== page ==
Welcome to the Neuroscience Laboratories of Nancy G. Forger and Geert J. de Vries at Georgia State University.
“Morgan, Charisma, and Nancy report on perinatal cell death in the mouse brain“
Findings suggest that birth is an important trigger of cell death and were reported in the Journal of Comparative Neurology (August 2016).
“Nicole, Mary, Jack, and Geert report atypical social development in juvenile rats that lack vasopressin”
A former postdoc Matthew Paul, grad students Nicole Peters and Jack Whylings, postdoc Mary Holder, and Geert de Vries report atypical development of play behavior and ultrasonic communication in eNeuro (July 2016).
“Nancy reviews epigenetic mechanisms in sexual differentiation of the brain and behavior”
This review has been published in the journal Philosophical Transactions of the Royal Society B (February 2016).
“Nancy, Alex, and Alexandra publish new review”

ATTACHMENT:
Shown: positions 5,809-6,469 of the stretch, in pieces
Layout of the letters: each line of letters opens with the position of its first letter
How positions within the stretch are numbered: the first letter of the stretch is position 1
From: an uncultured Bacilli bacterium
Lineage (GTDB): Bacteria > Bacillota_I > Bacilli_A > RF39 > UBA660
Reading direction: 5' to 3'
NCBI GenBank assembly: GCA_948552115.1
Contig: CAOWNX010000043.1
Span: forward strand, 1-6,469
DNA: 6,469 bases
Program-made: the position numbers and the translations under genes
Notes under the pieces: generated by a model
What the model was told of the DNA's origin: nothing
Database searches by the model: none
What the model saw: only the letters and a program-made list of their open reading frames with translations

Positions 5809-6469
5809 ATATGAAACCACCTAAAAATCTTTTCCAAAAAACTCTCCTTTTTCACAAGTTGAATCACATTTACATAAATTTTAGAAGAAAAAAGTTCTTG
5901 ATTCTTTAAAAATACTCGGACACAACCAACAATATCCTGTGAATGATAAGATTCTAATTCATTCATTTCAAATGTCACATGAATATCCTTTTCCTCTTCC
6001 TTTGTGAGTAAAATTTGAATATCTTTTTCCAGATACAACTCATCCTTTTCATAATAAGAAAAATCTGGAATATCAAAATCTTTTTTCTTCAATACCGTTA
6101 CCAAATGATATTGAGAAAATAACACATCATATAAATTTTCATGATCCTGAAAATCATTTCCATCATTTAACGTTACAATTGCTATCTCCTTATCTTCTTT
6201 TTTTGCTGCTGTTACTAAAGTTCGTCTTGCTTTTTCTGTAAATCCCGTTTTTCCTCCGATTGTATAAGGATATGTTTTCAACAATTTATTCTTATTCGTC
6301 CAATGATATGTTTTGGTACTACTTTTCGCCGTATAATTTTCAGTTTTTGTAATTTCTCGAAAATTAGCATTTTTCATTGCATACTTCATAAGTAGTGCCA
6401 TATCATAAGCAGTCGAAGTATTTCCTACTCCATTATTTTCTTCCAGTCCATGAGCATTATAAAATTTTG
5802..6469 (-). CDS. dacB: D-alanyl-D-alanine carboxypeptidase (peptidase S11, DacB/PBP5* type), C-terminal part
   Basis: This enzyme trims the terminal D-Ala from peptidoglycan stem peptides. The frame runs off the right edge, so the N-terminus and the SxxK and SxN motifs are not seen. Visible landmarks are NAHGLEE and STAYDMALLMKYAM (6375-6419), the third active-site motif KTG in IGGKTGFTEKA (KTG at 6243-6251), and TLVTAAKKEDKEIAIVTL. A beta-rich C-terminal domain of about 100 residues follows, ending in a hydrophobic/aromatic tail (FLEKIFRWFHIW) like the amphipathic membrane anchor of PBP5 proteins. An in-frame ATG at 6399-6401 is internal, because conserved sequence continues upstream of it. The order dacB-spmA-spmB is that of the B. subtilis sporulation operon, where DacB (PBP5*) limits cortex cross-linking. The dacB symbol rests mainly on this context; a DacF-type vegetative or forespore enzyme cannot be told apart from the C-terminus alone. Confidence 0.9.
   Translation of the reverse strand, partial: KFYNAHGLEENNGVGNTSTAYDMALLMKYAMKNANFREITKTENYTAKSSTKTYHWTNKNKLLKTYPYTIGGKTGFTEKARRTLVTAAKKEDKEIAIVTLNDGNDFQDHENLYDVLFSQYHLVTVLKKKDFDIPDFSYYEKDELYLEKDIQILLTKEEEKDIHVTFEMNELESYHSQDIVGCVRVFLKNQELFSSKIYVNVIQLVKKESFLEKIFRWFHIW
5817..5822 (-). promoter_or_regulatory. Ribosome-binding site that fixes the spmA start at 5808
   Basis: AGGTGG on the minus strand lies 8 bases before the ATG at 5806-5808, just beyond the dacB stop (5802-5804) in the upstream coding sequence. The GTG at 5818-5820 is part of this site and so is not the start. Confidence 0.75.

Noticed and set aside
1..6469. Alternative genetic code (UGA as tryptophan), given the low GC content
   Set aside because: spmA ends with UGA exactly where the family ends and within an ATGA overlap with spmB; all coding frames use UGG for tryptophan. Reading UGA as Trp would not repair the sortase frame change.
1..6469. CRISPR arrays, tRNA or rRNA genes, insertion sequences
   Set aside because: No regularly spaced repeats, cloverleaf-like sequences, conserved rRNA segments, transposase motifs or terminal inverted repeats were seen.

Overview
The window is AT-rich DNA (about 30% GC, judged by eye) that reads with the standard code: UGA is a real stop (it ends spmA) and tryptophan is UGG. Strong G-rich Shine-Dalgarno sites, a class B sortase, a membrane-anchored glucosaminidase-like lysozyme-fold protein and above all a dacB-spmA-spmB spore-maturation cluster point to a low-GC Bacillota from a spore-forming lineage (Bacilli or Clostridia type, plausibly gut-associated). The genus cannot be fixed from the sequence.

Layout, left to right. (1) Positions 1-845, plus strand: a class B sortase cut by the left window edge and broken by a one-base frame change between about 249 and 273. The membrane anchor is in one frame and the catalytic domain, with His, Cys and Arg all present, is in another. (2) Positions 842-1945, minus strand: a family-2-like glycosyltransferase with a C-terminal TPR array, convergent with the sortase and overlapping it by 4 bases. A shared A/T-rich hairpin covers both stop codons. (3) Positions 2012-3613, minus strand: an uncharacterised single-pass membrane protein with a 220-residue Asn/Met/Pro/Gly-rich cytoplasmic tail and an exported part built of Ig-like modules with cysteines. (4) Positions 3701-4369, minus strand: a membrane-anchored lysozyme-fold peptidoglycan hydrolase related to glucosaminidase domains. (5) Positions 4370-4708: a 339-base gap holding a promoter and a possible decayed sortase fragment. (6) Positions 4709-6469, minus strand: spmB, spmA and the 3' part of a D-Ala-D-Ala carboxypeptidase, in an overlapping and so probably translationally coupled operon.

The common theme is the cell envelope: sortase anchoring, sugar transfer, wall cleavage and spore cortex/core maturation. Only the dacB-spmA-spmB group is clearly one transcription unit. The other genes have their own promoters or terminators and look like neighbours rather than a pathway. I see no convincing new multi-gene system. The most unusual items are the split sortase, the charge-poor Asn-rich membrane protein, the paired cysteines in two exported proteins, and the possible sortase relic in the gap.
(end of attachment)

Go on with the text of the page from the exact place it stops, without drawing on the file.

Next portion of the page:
Nancy Forger, grad student Alex Strahan, and postdoc Alexandra Castillo-Ruiz reviewed the cellular and molecular mechanisms of sexual differentiation in mammals in Frontiers in Neuroendocrinology. (January 2016)
“Nancy’s research in the news”
Nancy’s research on birth and brain development was recently featured on the website Brain Decoder.
“Mary and Krishna featured in the National News!“
Money Magazine recently named GSU one of the “Ten Commuter Colleges that give you a World Class Education.” We were pleased to see GSU up there with the likes of Berkeley, UCLA and the University of Washington, and even more pleased to see that a photo of our lab, featuring Mary Holder and Krishna Mehta graced the article! (And that’s Mary’s and Alexandra Castillo-Ruiz’s super clean lab bench!!) Photo by Meg Laskey Buscema.
Geert and Nancy introduce the “SexOrganome!” This diagram represents many of the interactions between the central nervous system and sex differences elsewhere in the body that we discuss in our latest review, “Sex differences in the brain: A whole body perspective,” which appeared in Biology of Sex Differences. We make the point that many sex differences in the brain may be a consequence of sex differences in the body, and may serve to allow males and females to behave and function in similar ways. So far, we are quite happy with the attention our paper has received, e.g., from the Sex and Gender Women’s Health Collaborative, which wrote a very nice review of our paper.